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Thread: About samu

  1. #1

    Lightbulb About samu

    My Angobuddy asked me what I meant by samu. She said that she just could not pick up more reading right now to find out. I also noticed some questions around this in the sign up thread for Ango, so I thought I'd put together this thread.

    It's pretty simple - samu is work practice.
    We do it on retreats (see below), it is done in monasteries, and in Ango we try to approach our daily work (paid and unpaid) with the same spirit.

    Here is the Wikipedia definition of samu:

    Samu (作務 ) refers to physical work that is done with mindfulness as a simple, practical and spiritual practice. Samu might include activities such as cleaning, cooking, gardening, or chopping wood. Samu is a way to bring mindfulness into everyday life as well as to get things done. Samu is popular in Zen monasteries, particularly as a means of maintaining the monastery and as practicing mindfulness.
    Here are Jundo's instructions how and what to do for samu during our annual retreat. You can adapt these for Ango, especially points 4 and 5.

    There will be work periods. This ‘Mindful Work’ is to be done as if it is the only action to be done, or which can be done, in the world at that moment. The mind is to drop all resistance, likes or dislikes about the work. It is to be done ‘mindfully’, meaning that we think only about the work we are doing at that moment when doing the work at that moment. Because many of us are sitting at home, the following four options are suggested for the Samu work period (you may choose):

    1- Clean your bathroom tile, include the toilet inside and outside, with an old toothbrush. Do not think ‘pleasant’ ‘unpleasant’ ‘clean’ ‘dirty’. (This is a highly recommended Practice. Folks with military experience will already know it well).

    2- Gather several dozen coins and scrub them with an old toothbrush. Do it with care and no complaint. Do not think the action ‘a waste of time’, and treat each coin as if it the most important object in life. After completing all coins, begin again for the remainder of the period.

    3- If you have a garden, garden work is fine. Work requiring care and attention, such as hand-cutting bushes, is recommended. Rake leaves or shovel snow.

    4- Wash some windows in your house, outside and inside. While cleaning dirt, do not think ‘clean’ or ‘dirty’. Work hard, and carefully, while knowing that the job can never be perfectly done.

    5- For parents, this is an excellent opportunity for child care. However, more than usual, attempt to maintain silence, inner stillness and a sense of non-achievement.

    As our Retreat will be in whole or part recorded, one may move (or even add) ‘Samu’ periods on the schedule as needed for home duties. It is all ‘Zazen’ if approached as such.
    Samu can happen right in our workplace as well. See below for what Risho says about it - wonderful. (I work in software development as well, but still far away from his attitude.)

    The important thing is to drop expectations and goals. Do the work for the work's sake.


  2. #2
    The other reason I wanted to post this thread is to repost this wonderful contribution by Risho, which is buried in one of the weekly zazenkai threads:

    Quote Originally Posted by Risho View Post
    Happy Ango!!!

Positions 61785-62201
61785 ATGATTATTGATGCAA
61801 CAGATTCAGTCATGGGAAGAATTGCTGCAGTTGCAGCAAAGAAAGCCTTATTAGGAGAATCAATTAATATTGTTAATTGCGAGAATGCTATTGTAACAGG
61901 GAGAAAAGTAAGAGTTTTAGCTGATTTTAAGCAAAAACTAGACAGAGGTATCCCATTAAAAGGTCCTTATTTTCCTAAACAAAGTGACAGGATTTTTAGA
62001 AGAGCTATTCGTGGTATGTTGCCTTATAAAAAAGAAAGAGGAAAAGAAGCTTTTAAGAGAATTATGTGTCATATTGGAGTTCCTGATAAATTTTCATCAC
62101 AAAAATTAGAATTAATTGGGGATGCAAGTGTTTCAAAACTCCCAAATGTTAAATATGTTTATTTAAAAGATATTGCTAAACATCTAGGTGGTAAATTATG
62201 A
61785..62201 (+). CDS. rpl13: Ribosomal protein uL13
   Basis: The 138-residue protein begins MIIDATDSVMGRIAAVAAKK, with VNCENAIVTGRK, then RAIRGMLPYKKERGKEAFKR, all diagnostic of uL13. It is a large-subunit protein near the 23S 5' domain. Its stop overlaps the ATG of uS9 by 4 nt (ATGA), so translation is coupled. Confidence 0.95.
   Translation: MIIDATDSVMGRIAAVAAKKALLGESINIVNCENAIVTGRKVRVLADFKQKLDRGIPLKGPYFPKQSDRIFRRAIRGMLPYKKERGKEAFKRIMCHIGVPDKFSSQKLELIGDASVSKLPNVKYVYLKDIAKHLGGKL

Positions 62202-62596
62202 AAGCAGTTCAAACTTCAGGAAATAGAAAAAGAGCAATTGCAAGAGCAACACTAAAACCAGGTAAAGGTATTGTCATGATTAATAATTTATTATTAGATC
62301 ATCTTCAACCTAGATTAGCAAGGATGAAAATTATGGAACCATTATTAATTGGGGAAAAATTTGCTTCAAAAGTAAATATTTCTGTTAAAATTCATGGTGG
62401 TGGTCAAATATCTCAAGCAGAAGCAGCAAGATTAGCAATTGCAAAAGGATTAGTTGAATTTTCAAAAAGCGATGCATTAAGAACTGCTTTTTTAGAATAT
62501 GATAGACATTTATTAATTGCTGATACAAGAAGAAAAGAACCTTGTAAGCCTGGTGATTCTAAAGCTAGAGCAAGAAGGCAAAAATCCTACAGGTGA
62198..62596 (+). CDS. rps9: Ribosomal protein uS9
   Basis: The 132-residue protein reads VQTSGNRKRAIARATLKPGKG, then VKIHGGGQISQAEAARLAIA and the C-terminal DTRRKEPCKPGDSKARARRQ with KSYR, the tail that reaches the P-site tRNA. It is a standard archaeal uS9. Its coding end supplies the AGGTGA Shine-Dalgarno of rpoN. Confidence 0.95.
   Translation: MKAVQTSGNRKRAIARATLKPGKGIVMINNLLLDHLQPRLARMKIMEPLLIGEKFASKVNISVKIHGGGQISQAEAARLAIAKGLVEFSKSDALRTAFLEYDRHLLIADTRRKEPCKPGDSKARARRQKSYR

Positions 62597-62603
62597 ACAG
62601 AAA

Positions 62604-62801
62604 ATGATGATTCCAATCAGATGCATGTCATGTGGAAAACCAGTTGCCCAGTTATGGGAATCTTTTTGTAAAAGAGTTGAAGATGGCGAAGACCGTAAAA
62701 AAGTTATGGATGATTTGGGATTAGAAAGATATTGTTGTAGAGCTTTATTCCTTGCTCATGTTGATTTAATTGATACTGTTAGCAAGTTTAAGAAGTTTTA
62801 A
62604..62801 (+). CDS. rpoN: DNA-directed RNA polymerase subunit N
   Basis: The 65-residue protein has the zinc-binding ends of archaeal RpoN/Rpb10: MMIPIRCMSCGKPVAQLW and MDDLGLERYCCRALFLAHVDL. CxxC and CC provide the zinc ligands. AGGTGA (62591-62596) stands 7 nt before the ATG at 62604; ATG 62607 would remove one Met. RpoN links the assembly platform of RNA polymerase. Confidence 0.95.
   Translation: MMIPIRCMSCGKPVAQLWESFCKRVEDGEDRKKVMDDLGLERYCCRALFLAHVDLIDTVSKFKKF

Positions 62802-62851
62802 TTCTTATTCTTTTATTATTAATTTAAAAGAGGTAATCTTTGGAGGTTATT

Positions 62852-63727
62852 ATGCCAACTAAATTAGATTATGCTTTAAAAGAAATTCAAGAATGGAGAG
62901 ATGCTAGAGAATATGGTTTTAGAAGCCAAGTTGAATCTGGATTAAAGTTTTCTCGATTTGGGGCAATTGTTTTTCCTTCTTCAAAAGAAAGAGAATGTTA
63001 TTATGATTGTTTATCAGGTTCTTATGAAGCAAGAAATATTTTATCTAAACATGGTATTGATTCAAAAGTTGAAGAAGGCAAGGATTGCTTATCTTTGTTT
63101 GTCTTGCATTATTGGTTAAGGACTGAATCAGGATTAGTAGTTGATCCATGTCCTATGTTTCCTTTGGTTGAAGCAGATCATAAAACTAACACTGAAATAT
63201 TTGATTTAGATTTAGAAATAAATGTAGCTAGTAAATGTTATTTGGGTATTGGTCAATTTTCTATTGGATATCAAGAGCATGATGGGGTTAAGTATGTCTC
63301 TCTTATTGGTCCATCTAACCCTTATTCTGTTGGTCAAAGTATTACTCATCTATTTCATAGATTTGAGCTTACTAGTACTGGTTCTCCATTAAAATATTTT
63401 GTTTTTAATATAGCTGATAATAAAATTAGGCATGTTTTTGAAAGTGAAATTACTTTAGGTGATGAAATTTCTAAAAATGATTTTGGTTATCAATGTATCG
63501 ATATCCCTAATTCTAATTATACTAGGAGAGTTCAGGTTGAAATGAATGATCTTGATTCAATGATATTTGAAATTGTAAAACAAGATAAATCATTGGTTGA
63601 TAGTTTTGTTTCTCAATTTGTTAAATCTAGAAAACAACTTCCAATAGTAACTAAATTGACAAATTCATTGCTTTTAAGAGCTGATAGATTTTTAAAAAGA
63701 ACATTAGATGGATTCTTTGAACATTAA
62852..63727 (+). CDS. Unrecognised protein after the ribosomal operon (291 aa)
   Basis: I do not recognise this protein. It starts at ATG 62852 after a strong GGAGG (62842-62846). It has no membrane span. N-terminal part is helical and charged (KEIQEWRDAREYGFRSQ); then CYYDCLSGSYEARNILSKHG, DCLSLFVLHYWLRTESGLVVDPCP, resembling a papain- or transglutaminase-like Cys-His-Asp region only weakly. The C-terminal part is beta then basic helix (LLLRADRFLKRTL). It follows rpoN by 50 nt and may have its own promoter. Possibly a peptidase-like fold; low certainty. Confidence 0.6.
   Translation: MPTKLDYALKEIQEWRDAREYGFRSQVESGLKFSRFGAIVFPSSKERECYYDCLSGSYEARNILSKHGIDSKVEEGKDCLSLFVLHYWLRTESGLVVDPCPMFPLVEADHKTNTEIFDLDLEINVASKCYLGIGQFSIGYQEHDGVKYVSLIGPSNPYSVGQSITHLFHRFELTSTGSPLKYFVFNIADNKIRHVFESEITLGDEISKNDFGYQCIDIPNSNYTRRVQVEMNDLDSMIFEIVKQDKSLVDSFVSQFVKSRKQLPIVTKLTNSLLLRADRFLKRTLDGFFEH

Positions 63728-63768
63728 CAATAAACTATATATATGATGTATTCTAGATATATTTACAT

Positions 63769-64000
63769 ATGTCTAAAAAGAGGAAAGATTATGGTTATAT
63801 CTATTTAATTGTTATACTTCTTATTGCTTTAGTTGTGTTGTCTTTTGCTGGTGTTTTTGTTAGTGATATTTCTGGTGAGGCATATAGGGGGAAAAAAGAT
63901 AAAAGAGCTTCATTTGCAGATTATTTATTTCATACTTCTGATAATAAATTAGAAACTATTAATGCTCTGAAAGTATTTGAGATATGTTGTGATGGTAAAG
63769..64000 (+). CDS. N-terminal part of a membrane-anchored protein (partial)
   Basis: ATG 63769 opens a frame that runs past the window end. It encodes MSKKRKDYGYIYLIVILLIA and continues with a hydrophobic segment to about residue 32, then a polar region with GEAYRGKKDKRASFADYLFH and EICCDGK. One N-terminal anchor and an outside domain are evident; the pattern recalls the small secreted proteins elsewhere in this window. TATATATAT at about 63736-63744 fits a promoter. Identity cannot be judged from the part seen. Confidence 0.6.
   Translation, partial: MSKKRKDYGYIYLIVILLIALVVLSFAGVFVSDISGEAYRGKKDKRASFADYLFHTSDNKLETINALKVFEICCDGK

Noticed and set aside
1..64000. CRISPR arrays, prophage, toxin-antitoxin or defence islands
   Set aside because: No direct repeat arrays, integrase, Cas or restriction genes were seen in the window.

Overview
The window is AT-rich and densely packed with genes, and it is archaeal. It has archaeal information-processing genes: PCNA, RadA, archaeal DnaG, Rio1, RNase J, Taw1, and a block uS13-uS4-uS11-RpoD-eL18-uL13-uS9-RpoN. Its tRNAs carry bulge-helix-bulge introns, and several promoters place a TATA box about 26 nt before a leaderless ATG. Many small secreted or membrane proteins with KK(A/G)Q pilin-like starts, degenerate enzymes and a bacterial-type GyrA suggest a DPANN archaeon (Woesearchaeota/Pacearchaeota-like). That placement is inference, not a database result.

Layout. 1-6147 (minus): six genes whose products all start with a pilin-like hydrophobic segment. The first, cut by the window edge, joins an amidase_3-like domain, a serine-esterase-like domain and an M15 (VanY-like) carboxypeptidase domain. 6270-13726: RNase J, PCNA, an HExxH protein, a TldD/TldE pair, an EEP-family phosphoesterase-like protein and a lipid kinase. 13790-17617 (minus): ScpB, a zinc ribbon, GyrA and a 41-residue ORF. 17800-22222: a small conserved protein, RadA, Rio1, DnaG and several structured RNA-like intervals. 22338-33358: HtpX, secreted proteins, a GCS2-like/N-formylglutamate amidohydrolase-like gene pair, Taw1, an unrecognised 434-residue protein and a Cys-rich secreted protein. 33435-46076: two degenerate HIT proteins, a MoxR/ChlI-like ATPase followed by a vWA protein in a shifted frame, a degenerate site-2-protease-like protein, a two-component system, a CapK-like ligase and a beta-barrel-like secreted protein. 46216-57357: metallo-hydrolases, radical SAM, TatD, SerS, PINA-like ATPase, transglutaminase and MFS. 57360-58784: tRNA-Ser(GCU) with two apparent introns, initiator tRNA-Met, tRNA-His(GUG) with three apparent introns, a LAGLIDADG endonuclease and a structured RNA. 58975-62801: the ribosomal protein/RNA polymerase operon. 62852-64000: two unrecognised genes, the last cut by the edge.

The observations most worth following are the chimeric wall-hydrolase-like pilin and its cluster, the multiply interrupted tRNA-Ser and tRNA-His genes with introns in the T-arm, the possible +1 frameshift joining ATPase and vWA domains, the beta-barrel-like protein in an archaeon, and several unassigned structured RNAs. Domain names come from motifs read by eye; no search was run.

Today’s talk and q&a just really lit my ango flame. I’m very passionate about work practice. I have a very thinking-oriented career. I’m a senior software engineer, on an information security team, in a global corporation. I don’t state that to be a braggart. I have little sympathy for title dropping. In fact I am a proponent of completely flat organizations where everyone are peers. Also, I find the term “software engineer” to be a little confusing. I don’t work on engines and I don’t have an engineering license. I guess “engineer” just means a job focused on building and, I guess, that is something I certainly do. I build/write enterprise level application software. In any case, I state this because I think work is one of the core practices which allows me to integrate Zen into daily life.

    The more I practice and study, the more I realize that these teachings, although written many years ago, must be internalized. I take it to the point where I read it as if Dogen, for example, is talking directly to me. In that way, Tenzo Kyokun is no other than the Buddha Way of software engineering. And I mean that sincerely.

    When working for a corporation, it can be easy to float by, come in to work, stick with what’s been done and just basically collect a paycheck. I can’t live my life like that. It is not the Bodhisattva Way, nor is it the way of the Tenzo. We have a short time here.. Use your gifts, share them freely and that is freedom. Wake up and go to work excited! There is nothing better to me, than to have the privilege of work where I can think for a living. But that’s me; each one of us has to find his or her own path. And it’s very, very important that we do; we each have unique talents and if we realize them we can serve others to our utmost potential. And that’s what work is all about… service.

    How do you take a line of code and transform it into the 10,000 foot golden body of the Buddha? I’ll tell you perspectives, but this question is one of discovery and constantly peeling away layers of an onion. If you think you’ve got this and rest on your laurels, you’ve lost the way.

    You focus. You work diligently to code elegant, efficient solutions that best serve others, i.e your customers.

    If you cannot explain your solution in “layman’s” terms, you do not have a mastery of the concepts that you are going to utilize to solve a problem. You also likely do not have a complete understanding of the problem space. You are not on a higher level than anyone else; you have a unique and important perspective, but you must work as hard as you can to realize and share that. If someone is not as “technical” as you are, you have a responsibility to teach them in terms they understand. Non-technical users are a great ally in the field because they will help you realize problems in your code (and there is yet to be bug-free software on this planet) that you would never have realized yourself, since you have a limited perspective, i.e. you come from a framework of a developer.